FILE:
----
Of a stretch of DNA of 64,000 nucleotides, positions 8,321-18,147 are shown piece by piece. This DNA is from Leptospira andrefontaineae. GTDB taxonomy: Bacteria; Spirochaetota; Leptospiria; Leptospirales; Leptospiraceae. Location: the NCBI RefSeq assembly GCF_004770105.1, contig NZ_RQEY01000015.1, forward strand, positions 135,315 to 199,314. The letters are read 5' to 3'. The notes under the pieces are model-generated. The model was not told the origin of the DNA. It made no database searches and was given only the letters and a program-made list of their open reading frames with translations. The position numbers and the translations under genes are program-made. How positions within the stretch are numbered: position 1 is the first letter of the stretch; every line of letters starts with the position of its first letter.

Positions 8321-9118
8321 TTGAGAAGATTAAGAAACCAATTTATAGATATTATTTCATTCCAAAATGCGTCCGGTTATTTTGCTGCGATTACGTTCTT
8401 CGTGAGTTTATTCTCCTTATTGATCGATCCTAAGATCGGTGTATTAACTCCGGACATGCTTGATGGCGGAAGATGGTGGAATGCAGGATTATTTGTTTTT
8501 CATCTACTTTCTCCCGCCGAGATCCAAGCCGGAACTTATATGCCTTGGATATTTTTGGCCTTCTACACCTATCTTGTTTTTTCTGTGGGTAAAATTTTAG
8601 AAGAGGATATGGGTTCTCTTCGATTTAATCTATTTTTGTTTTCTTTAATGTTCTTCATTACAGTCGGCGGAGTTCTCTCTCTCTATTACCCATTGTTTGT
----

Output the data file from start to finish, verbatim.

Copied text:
Of a stretch of DNA of 64,000 nucleotides, positions 8,321-18,147 are shown piece by piece. This DNA is from Leptospira andrefontaineae. GTDB taxonomy: Bacteria; Spirochaetota; Leptospiria; Leptospirales; Leptospiraceae. Location: the NCBI RefSeq assembly GCF_004770105.1, contig NZ_RQEY01000015.1, forward strand, positions 135,315 to 199,314. The letters are read 5' to 3'. The notes under the pieces are model-generated. The model was not told the origin of the DNA. It made no database searches and was given only the letters and a program-made list of their open reading frames with translations. The position numbers and the translations under genes are program-made. How positions within the stretch are numbered: position 1 is the first letter of the stretch; every line of letters starts with the position of its first letter.

Positions 8321-9118
8321 TTGAGAAGATTAAGAAACCAATTTATAGATATTATTTCATTCCAAAATGCGTCCGGTTATTTTGCTGCGATTACGTTCTT
8401 CGTGAGTTTATTCTCCTTATTGATCGATCCTAAGATCGGTGTATTAACTCCGGACATGCTTGATGGCGGAAGATGGTGGAATGCAGGATTATTTGTTTTT
8501 CATCTACTTTCTCCCGCCGAGATCCAAGCCGGAACTTATATGCCTTGGATATTTTTGGCCTTCTACACCTATCTTGTTTTTTCTGTGGGTAAAATTTTAG
8601 AAGAGGATATGGGTTCTCTTCGATTTAATCTATTTTTGTTTTCTTTAATGTTCTTCATTACAGTCGGCGGAGTTCTCTCTCTCTATTACCCATTGTTTGT